Monday, 21 May 2018

A Town in Decay: Kula


Kula is a town with 47.000 inhabitants. And the town is full with old buildings in various stages of decay.




I loved the many primitive door locks and doors.







There were still old type of shops like copper and iron smiths, truly a town stuck in time (except for the mobile phones and satellite dishes :)).




We were there on a Sunday so many shops were closed.



I love the texture that only time can give.




These are blankets. Made with cotton inside and then stitched by hand in intricate motives, again a craftsmanship not much done these days.



A lot of these houses are still lived in, you usually only tell because of the clean windows and curtains. The houses are protected and can not be demolished, however many of the owners can not afford restoration either. Selling the houses are also not much of an option as the would not bring more than 10.000$, which is not enough to buy a new house. So many were inhabited by old couples of which the children went to bigger cities.


My guess is that in about 20 years they'll all be empty, some were already, like this one where I could take a peek inside and discover its beautiful mantle piece.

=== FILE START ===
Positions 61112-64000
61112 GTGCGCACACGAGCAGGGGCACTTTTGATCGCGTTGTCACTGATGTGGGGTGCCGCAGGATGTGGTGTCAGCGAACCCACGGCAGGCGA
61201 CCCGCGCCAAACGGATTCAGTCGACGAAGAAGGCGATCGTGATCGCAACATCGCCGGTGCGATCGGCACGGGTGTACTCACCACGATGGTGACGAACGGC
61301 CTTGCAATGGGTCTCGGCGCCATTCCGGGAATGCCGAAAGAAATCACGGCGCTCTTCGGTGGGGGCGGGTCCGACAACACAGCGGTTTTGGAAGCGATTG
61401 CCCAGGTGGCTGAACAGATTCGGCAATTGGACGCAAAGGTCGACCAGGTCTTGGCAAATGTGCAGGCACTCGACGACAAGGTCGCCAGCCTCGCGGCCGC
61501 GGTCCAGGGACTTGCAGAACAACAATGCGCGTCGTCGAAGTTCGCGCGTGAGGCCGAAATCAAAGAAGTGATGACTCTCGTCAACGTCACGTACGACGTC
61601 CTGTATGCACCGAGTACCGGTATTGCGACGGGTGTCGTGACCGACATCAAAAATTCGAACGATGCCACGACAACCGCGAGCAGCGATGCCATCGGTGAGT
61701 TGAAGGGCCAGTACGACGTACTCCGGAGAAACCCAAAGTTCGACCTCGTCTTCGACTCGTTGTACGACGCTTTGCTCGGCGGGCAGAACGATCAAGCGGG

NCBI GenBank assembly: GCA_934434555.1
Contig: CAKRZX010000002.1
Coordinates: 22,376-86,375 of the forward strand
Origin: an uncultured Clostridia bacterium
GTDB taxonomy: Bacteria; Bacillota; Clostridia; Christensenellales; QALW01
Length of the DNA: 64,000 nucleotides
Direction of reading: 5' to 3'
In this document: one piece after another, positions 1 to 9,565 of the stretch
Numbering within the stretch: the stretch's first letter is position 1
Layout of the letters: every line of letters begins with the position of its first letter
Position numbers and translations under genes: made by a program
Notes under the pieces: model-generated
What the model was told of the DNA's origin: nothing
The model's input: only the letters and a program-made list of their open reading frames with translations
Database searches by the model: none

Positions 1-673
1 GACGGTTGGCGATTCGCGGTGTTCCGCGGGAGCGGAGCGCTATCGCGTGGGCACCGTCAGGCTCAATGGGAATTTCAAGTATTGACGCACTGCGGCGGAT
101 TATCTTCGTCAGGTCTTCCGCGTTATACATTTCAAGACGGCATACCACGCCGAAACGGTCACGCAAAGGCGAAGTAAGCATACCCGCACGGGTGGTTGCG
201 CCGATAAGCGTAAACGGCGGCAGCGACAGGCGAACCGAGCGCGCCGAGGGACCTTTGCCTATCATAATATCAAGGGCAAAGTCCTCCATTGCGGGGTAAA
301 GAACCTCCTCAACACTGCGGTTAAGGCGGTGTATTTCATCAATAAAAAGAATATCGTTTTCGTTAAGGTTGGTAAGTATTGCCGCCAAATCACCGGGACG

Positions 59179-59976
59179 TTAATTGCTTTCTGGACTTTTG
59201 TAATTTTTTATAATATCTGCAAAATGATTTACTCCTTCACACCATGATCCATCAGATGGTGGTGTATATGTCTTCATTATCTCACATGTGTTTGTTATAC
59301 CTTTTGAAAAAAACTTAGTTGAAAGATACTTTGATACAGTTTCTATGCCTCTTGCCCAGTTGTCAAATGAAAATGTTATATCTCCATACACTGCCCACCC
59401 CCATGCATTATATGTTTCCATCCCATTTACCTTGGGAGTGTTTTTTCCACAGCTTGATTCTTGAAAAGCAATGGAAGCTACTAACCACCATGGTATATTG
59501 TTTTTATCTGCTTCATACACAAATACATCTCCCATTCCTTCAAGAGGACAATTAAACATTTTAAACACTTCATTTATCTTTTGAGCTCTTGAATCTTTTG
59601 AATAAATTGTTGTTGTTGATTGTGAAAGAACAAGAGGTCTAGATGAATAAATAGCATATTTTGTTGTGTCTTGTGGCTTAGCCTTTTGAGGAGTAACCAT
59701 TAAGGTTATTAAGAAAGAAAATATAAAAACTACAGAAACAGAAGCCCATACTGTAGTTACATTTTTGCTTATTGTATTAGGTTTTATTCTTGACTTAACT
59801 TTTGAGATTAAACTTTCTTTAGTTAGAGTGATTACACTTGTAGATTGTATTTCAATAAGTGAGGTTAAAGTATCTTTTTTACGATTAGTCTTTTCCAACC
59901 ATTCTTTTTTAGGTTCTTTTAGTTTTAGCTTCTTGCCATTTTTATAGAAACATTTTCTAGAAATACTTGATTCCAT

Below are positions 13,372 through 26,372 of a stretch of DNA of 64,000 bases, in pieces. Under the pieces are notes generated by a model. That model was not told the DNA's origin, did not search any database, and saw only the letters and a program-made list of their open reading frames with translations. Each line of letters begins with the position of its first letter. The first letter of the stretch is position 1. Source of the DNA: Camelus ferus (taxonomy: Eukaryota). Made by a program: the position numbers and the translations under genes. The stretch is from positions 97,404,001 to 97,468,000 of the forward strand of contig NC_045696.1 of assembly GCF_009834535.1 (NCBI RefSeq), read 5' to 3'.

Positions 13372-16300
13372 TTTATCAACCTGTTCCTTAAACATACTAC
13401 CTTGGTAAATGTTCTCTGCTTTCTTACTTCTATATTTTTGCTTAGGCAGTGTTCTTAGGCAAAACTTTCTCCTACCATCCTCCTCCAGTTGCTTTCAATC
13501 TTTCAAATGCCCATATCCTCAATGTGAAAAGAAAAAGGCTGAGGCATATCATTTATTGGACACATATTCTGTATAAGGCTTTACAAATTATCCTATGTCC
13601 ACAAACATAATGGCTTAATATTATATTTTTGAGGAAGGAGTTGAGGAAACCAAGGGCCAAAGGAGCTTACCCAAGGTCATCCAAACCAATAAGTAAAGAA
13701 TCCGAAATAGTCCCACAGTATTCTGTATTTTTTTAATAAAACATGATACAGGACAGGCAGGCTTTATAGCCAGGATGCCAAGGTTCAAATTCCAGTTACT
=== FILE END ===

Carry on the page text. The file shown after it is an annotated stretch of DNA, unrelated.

My favorite were all the rustic doors, some were unfortunately replaced by modern metal ones.












Although this house below looks like it is skeletonized it was still occupied. These houses were plastered with a mixture of mud and  straw which was a great isolation against both heat and cold but once this coating falls off you can see the wood work under it.






I still have many more pictures to share so stay tuned :)

Thursday, 17 May 2018

Newly Listed: Mid-century Stool


Mid-century Stool, Geometric Chair Embroidered Stool Pouf Art Deco Style Metal Furniture by StarHomeStudio
Abstract Plaster Painting, Original Acrylic Art on Board by PaintingsByLinette
Big grey world punctured by a small orange leaf by GordanaPhoto
Art Print, abstract painting, modern art, contemporary fine art, fire island  by LinneaHeideGallery

Tuesday, 15 May 2018

The Story of Snow White and the Seven Dwarves

Once upon a time, long, long ago a king and queen ruled over a distant land.  The queen was kind and lovely and all the people of the realm adored her.  The only sadness in the queen's life was that she wished for a child but did not have one.



One winter day, the queen was doing needle work while gazing out her ebony window at the new fallen snow.  A bird flew by the window startling the queen and she pricked her finger.  A single drop of blood fell on the snow outside her window.  As she looked at the blood on the snow she said to herself, "Oh, how I wish that I had a daughter that had skin as white as snow, lips as red as blood, and hair as black as ebony." 

Soon after that, the kind queen got her wish when she gave birth to a baby girl who had skin white as snow, lips red as blood, and hair black as ebony.  They named the baby princess Snow White, but sadly, the queen died after giving birth to Snow White.